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How we read mythology

Devdutt PattanaikIt all started with the Harry Potter series. Suddenly magic became a cool world amongst children.

And when Indian children started looking for magic in their own backyard, they rediscovered mythology, a world of fantastic beings who do fantastic things.

But what is interesting is how these mythological stories are being interpreted nowadays. It reveals the power of European and American thought processes on the Indian mind.


Illustration/ Devdutt Pattanaik

I remember meeting an earnest dancer who told me rather confidently, how Ram was an Aryan invader who was there to destroy South Indian dark-skinned Rakshasa tribes, just as before him, Devas led by Indra destroyed the cities of North India, again dark-skinned, Asuras. This dancer now wanted me to explain the Ramayana within the boundaries that he had drawn, boundaries that he was convinced are objective and true.

I did not have the heart to tell him that this reading of mythology along racial lines was made popular in the early part of the 20th century by British Orientalists, who were struggling to understand India and Indians, who seemed relatively indifferent to their own history. They popularised this ‘racial’ and ‘invasion’ theory. It reaffirmed their faith in the superiority of white people. It also justified their rule of India, by declaring that the dominant communities of India, the Muslim rulers of various states, and their Brahmin ministers, were all descendants of earlier invaders. Was this a conscious strategy or a genuine theory, since then rejected? We will never know. Of course, we can argue over it relentlessly over a cup of tea.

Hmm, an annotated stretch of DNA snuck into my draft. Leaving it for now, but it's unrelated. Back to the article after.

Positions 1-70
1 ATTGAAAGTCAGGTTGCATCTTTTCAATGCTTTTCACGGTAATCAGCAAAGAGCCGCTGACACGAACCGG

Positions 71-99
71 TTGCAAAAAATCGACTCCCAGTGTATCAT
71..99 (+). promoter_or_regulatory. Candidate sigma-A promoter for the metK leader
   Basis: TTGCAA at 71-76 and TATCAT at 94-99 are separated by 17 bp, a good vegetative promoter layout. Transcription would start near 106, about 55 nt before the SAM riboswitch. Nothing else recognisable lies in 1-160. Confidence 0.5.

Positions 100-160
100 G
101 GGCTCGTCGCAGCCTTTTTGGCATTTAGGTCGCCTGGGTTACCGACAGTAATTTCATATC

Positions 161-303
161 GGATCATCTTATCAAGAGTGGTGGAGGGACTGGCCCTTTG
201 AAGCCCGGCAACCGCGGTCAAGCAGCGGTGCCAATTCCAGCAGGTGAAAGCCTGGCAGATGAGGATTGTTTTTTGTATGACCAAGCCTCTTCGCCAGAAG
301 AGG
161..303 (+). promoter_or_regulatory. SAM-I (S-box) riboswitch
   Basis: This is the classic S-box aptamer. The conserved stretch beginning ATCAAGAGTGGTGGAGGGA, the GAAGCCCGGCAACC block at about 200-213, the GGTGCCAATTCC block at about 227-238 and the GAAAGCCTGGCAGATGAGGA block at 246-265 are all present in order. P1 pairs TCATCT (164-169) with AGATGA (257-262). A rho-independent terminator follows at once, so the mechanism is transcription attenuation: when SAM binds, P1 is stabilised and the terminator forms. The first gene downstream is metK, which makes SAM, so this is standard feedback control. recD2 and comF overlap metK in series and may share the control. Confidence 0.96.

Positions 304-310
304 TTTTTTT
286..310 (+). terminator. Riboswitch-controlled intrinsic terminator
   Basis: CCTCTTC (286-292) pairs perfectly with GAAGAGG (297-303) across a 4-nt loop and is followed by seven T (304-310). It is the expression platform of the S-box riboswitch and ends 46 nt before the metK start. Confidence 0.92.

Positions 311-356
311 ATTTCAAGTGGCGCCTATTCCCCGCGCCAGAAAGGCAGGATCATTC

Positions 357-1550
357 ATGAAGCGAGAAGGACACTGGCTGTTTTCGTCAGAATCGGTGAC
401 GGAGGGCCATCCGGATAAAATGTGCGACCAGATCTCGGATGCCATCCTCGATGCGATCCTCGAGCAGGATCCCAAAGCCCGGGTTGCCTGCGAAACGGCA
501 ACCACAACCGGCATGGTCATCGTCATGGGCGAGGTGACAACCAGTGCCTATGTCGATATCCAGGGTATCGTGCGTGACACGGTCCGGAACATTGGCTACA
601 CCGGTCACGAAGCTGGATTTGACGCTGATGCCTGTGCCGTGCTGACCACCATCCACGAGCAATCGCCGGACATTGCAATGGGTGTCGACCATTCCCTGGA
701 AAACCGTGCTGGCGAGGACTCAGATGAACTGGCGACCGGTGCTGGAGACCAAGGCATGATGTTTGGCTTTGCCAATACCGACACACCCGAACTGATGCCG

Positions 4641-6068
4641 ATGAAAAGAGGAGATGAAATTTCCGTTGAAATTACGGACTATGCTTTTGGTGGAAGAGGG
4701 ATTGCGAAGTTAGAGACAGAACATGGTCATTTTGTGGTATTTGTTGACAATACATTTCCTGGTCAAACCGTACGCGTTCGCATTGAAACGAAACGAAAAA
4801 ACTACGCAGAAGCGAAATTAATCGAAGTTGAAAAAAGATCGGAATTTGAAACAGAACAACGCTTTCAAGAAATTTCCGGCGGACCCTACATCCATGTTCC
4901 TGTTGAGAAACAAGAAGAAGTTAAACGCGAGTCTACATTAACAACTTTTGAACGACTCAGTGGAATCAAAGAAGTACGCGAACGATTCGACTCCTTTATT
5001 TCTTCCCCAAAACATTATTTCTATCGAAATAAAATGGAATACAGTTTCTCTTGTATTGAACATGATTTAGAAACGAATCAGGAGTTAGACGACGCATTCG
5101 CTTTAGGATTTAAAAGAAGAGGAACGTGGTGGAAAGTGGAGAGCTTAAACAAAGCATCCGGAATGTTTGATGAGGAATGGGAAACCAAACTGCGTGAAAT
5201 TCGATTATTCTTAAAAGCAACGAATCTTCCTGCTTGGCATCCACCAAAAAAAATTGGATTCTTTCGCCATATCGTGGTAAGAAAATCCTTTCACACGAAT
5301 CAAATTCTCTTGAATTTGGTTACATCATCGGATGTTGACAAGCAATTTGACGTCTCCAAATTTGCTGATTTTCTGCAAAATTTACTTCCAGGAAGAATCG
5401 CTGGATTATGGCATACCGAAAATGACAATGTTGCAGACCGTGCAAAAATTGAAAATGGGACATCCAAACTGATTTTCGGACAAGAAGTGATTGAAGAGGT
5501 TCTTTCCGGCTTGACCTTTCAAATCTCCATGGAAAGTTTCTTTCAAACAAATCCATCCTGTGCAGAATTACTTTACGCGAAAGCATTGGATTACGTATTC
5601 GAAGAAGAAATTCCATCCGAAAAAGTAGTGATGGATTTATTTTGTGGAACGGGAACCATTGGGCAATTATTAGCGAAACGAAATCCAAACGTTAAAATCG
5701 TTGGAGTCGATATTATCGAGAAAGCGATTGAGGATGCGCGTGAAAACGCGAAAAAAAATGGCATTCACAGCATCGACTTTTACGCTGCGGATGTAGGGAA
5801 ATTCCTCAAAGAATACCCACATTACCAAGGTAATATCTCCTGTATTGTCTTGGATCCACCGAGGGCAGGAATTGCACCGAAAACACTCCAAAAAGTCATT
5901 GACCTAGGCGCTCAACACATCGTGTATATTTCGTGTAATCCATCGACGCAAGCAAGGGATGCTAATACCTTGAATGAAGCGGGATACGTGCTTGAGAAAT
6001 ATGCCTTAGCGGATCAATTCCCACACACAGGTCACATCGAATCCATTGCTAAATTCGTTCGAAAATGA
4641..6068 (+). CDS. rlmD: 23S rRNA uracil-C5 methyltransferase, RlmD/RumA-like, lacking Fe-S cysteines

Then, I received an email from an angry social activist who asked why Hindus worship a man who abandoned his pregnant wife in the forest. I realised since judgement had been pronounced, I was suddenly being asked to ‘defend’ Ram as I am a mythologist and a Hindu. The parametres of discussion were being defined by the email writer and thus he was unwilling to listen to anything that demanded the parametres be changed.

This reading of Indian epics like Ramayana using the lens of ‘fairness and justice’ has been popularised by American scholars. America prides itself as the first nation on Earth to challenge feudalism and monarchy, and establishing a new governance model based on democracy. And so American scholars, willy-nilly, see red whenever they see a ‘model king’. Ram is thus activist fodder, easy to rip apart. So is Krishna, who bends and breaks rules to establish dharma, what Europeans deemed to mean ‘righteousness’, a mistranslation that continues to be upheld by Indian writers and even journalists. That this annoys the Right-wing fanatics, gives them further fuel. No sensible discussion is possible.

To appreciate Hindu mythology, we have to agree with Hindu assumptions. That is difficult as the modern world is firmly based on Western assumptions. The Hindu assumption is one of rebirth. Thus Ramayana and Mahabharata are being played out on a canvas where every event is a play of other events in past lives. So words like victims, villains and heroes cannot be applied easily. These words belong to finite linear worldviews like Greek mythology. Ram and Krishna are not heroes, or superheroes; they are avatars, which have a very specific meaning that makes no sense in the Western world. Such paradigm challenging conversations are rare because we have been conditioned to receive and digest only simple, or rather simplistic, explanations that simply reaffirm our firmly held assumptions.

The author is Chief Belief Officer of the Future Group, and can be reached at devdutt@devdutt.com

The views expressed in this column are the individual’s and don’t represent those of the paper.

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